Has anyone else experienced this? If so, can you explain why (in scientific and psychological terminology?)

    I am going to wager a guess that it has to do with the chords and the pitch of the middle tone.
    I don't think I have ever experienced music with tears. But music is very powerful to me. To me, each note is a living thing with a voice of it's own. I don't think I have perfect pitch, but my guitar is never more than a half step off of standard pitch, no matter how long it's been since I have tuned to a tuner. When listening to a symphony, I hear a hundred different voices speaking all at once, and yet at the same time, I hear the harmony of their voices combined. It is so powerful that there is not even a way, during the listening, that I could even try to think of how it is making me feel. Yet it always brings a smile to my face. Since you have asked me, I will surmise that it is very close to being the same experience for both of us, we just react to it differently.
    As for the science of music. I did listen to a "Ted Talks" lecture about music. How after certain notes are played we expect certain notes to follow. And how that expectation leads to surprise when the expectation is not met. You might look at it from an angle such as that.

    Thanx for the question. I love music, and the fact that all the sounds in life, play a constant song in my head, never bores me.
    Lady O.W. Bro and Tonimiko thanked this post.

  9. #9

    Quote Originally Posted by MindSlinger View Post
    I don't think I have ever experienced music with tears. But music is very powerful to me. To me, each note is a living thing with a voice of it's own. I don't think I have perfect pitch, but my guitar is never more than a half step off of standard pitch, no matter how long it's been since I have tuned to a tuner. When listening to a symphony, I hear a hundred different voices speaking all at once, and yet at the same time, I hear the harmony of their voices combined. It is so powerful that there is not even a way, during the listening, that I could even try to think of how it is making me feel. Yet it always brings a smile to my face. Since you have asked me, I will surmise that it is very close to being the same experience for both of us, we just react to it differently.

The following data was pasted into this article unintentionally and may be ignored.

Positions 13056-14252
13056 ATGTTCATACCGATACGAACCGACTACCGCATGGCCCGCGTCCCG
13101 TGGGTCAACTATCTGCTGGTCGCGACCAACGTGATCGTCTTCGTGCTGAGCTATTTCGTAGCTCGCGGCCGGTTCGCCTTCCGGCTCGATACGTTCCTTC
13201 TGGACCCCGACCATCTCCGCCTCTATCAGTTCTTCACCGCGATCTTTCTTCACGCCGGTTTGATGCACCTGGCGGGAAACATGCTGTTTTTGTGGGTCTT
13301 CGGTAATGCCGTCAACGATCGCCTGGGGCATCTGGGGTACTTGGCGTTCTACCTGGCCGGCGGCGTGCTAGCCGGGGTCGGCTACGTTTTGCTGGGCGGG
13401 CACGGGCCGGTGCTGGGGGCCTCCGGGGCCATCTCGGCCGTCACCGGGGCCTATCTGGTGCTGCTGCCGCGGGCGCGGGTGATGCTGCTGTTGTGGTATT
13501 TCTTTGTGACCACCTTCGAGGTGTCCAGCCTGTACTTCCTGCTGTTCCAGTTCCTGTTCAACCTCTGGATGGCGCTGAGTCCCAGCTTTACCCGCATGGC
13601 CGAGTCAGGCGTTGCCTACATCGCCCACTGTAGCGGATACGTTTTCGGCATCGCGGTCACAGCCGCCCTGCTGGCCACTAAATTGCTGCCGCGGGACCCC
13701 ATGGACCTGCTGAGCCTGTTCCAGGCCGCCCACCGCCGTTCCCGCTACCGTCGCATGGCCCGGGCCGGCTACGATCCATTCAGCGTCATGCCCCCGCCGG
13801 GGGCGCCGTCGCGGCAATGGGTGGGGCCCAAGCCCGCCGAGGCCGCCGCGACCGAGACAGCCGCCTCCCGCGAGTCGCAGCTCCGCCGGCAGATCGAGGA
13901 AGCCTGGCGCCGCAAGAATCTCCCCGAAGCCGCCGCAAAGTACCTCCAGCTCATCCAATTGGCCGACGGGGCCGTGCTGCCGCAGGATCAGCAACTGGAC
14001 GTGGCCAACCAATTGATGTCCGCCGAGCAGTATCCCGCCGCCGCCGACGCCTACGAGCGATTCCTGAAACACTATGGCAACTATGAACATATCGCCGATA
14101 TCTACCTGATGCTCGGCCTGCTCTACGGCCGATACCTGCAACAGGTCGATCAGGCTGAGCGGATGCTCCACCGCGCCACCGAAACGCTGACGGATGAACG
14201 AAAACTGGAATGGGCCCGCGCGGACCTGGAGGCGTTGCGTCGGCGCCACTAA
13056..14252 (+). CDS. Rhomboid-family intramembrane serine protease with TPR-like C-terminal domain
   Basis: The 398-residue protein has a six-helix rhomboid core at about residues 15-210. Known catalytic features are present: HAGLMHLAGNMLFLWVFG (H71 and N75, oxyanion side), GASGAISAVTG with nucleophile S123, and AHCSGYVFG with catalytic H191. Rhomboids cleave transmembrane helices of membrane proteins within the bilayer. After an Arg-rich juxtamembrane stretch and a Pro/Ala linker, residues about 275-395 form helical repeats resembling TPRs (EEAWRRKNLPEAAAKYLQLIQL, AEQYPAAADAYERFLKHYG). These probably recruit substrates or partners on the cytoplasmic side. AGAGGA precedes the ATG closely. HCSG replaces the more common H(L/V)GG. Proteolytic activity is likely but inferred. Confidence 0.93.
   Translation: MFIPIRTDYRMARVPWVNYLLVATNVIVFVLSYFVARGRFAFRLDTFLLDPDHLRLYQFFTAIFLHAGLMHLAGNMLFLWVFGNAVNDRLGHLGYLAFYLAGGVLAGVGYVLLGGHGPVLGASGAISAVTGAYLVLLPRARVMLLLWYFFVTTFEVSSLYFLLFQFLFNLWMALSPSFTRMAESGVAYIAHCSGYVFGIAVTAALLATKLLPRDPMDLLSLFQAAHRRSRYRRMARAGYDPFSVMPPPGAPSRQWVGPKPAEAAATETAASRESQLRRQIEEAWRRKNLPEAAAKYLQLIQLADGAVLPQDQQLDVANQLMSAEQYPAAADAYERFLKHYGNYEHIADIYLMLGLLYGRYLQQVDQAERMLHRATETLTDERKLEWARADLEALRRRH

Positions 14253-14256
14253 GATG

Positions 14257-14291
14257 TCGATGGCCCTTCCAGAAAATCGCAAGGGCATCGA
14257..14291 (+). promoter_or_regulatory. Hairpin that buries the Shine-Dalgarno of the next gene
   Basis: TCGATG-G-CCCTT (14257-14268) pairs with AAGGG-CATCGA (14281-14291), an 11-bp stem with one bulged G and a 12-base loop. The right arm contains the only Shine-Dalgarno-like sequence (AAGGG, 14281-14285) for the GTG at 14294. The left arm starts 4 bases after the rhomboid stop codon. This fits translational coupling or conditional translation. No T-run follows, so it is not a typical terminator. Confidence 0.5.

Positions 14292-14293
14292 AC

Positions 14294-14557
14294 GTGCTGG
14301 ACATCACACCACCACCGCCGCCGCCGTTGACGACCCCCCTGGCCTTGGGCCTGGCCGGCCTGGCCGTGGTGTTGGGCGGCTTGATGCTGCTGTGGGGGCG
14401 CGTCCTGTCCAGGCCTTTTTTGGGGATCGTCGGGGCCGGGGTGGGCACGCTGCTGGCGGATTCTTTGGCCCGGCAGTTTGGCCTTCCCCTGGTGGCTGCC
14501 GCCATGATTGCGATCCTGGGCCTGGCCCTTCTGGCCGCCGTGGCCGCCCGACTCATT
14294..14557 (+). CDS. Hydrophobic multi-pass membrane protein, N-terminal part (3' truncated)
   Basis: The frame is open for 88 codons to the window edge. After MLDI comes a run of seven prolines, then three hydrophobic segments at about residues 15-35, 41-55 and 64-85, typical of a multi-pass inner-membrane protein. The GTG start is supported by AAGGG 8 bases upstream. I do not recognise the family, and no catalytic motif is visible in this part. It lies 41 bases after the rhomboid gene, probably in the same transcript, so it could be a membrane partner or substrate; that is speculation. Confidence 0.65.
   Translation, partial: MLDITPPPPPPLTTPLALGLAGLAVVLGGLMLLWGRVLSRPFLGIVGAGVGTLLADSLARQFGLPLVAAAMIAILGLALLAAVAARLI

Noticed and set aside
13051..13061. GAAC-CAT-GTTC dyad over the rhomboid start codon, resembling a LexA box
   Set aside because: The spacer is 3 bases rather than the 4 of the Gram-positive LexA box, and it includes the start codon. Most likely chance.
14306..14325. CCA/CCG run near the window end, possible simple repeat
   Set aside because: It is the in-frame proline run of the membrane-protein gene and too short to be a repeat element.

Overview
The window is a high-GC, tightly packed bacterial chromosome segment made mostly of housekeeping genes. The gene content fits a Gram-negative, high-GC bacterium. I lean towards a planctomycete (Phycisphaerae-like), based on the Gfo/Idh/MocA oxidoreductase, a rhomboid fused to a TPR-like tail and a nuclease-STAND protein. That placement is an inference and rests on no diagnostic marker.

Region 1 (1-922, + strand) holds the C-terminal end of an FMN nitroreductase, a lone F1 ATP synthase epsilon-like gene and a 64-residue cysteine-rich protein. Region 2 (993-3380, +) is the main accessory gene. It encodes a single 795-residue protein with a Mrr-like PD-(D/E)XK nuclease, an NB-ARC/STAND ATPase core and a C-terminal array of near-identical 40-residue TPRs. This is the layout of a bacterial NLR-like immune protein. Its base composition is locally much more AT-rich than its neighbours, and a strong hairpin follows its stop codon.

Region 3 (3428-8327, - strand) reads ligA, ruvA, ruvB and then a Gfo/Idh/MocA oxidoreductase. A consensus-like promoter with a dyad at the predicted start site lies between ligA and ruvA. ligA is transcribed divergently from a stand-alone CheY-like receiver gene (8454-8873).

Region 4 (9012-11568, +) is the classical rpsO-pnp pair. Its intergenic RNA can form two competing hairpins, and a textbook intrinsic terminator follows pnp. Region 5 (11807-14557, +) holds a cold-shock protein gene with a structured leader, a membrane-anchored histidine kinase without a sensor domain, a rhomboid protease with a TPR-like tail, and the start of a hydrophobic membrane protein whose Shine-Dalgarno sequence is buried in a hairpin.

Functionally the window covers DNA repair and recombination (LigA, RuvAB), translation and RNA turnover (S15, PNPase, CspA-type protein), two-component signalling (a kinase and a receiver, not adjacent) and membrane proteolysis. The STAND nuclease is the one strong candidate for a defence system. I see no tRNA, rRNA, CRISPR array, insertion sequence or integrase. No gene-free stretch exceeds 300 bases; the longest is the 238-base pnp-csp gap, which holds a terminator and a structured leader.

As for the science of music. I did listen to a "Ted Talks" lecture about music. How after certain notes are played we expect certain notes to follow. And how that expectation leads to surprise when the expectation is not met. You might look at it from an angle such as that.

    Thanx for the question. I love music, and the fact that all the sounds in life, play a constant song in my head, never bores me.
    I applaud you for being another who appreciates the sounds of life. :)

    As for the unexpected notes and chords...I have definitely noticed that. :) Pleasantly surprising, they are.
    MindSlinger thanked this post.

  10. #10

    Quote Originally Posted by Tonimiko View Post
    I'm looking for a scientific answer that can explain in words why music can make you cry.
    This intrigued me, but as I haven't had much time to think about the it I decided to do some research. I came across this article that I think may hold the answer, although you can never really be sure. Check it out and see what you think :) It made a lot of sense to me, the whole tension and release thing. I'm very drawn to dissonance, especially when I'm the one playing it...

    Here's the link:
    Why Does Some Music Make You Cry? - Jim Daly Christian Blog

    (Also, disregard the last half of the article... I know it's a religious site but I thought it explained the research part in the beginning pretty well)
    Tonimiko thanked this post.